any man’s death diminishes me, because I am involved in mankind, and therefore never send to know for whom the bell tolls; it tolls for thee

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    Here’s a “mirror image” with built in asymmetry that is clearly used to convey an Israeli point regarding Hamas:

    This gains its psychological force as argument precisely from the symmetry between the two sides — and from the way in which that symmetry is broken.

    And here’s a variant that I posted earlier, to much the same effect:

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    Here’s a “twinning” of tweets that I put together myself, providing what may be a less obvious symmetry, and again one that takes us ourside of Gaza, though not out of the neighboirhood entirely. There’s this:

    And then there’s this:

    As I say — remembering as I say it, specifically, the injunction to “love thy neighbor” — it’s all in the same neighborhood.

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    Really, the number of ironies, paradoxes, mirror-images and so forth cropping up in my Twitter feed these days is overwhelming.

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    Merch for war and peace

    Tuesday, July 29th, 2014

    [ by Charles Cameron -- hint: peace comes at a far higher cost ]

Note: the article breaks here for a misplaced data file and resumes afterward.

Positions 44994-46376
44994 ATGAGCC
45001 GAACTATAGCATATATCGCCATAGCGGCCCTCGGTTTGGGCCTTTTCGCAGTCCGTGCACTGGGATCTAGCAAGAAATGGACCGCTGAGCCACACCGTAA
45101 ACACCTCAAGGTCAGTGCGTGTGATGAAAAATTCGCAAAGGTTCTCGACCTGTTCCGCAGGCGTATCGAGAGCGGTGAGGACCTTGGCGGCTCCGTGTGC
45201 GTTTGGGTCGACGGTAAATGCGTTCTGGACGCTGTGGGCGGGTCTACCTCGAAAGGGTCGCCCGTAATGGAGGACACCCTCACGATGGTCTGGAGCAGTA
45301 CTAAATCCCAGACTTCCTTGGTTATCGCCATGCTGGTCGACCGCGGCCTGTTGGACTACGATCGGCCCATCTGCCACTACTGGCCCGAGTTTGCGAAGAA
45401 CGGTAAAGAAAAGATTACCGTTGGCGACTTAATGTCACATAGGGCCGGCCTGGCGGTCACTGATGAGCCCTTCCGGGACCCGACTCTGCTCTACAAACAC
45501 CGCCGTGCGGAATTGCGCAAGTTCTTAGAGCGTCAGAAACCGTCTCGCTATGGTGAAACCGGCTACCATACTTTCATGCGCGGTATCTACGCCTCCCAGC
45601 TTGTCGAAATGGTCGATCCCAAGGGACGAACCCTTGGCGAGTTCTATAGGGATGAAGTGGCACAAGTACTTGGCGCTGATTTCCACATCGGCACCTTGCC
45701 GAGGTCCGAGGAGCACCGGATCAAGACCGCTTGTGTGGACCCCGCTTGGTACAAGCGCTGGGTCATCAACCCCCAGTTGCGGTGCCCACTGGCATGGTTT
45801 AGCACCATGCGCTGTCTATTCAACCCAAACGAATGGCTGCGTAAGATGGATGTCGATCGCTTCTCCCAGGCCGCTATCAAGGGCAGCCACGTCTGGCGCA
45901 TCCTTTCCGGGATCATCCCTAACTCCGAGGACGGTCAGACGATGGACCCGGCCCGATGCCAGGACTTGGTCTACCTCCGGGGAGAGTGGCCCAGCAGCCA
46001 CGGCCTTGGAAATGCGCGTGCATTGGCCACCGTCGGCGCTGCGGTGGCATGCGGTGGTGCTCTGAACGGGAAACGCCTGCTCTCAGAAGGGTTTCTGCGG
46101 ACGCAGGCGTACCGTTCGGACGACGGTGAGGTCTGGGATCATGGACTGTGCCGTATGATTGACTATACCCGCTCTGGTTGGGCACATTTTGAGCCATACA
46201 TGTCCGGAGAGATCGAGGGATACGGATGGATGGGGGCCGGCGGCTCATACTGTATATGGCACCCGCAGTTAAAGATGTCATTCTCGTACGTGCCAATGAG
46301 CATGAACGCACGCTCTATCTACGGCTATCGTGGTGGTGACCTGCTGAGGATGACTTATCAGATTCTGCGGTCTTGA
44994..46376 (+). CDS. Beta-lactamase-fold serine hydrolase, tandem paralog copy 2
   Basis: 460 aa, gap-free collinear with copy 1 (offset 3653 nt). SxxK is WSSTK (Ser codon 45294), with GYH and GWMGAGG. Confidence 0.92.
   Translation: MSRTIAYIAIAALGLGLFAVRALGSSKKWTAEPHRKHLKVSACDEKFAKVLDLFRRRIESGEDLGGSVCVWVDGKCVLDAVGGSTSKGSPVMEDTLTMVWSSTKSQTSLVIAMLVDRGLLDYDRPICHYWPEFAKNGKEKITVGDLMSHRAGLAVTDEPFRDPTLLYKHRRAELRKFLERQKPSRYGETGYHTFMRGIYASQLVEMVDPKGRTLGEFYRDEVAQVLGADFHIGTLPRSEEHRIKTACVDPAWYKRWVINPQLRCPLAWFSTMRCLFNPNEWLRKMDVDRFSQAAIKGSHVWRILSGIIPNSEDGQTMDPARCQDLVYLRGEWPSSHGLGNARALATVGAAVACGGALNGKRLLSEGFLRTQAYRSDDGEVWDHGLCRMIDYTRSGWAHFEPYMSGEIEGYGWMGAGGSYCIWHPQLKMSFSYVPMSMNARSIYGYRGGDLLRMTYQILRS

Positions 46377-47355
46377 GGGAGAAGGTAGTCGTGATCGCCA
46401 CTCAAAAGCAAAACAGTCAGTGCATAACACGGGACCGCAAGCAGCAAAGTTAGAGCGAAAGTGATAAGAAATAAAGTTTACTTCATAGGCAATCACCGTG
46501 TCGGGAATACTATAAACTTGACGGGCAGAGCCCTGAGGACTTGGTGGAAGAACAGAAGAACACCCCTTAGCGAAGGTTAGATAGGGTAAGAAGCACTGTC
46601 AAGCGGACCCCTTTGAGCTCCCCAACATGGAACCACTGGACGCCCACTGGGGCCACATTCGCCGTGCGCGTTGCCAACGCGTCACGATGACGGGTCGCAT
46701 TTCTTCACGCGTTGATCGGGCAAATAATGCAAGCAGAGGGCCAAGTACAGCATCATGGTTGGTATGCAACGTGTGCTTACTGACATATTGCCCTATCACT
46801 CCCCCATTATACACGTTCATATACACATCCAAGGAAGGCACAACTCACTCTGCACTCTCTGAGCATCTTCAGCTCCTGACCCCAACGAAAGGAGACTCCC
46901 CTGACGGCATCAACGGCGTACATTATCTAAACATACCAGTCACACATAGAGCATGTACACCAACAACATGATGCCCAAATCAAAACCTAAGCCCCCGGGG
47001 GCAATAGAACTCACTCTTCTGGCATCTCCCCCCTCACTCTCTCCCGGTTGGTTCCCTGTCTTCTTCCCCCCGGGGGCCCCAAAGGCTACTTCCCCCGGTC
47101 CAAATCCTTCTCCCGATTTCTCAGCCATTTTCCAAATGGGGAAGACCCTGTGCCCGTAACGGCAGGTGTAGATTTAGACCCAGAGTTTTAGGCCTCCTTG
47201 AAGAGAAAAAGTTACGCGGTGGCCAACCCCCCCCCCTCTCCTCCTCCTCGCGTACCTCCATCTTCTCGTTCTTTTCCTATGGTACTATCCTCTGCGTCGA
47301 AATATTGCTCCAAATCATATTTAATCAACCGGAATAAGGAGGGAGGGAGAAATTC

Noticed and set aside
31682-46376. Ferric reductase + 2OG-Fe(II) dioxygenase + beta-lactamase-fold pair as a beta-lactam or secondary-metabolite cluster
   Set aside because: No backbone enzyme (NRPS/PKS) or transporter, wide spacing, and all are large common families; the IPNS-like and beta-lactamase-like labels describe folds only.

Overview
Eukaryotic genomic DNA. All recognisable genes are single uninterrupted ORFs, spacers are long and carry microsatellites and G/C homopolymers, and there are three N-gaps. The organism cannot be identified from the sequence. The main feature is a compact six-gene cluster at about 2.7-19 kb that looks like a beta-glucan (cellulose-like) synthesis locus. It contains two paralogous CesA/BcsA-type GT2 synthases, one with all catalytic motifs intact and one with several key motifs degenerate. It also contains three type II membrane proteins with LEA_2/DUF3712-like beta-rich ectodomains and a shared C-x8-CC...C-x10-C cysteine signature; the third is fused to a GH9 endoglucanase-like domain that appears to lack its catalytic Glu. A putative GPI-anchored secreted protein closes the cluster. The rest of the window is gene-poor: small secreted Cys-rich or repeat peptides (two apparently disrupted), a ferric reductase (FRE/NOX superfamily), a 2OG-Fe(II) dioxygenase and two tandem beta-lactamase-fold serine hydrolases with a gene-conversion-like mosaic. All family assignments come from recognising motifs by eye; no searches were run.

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    No longer do you need to sit long hours in meditation or travel to Syria and borrow a gun to show your appreciation for peace or jihad. You can now buy a t-shirt for the cool Caliphate [upper panel, below]…

    or a comfy chair like the one made for the supercool Dalai Lama [lower panel, above].

    And that’s the power of — choose one:

  • (a) symbols in the mind
  • (b) money in the bank
  • Thing is, the t-shirt, showing your relaxed appreciation of jihad, will run you about $10 — but a similarly relaxed appreciation of meditation will cost you $10,000 — war is a thousand times cheaper than peace, give or take.

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    Sources:

  • The Wire, Retailers Capitalize on Iraq Crisis With ISIS Merchandise
  • Chicago Tribune, Desire a Dalai Lama chair?
  • Nice irony in that Chicago Tribune headline, no?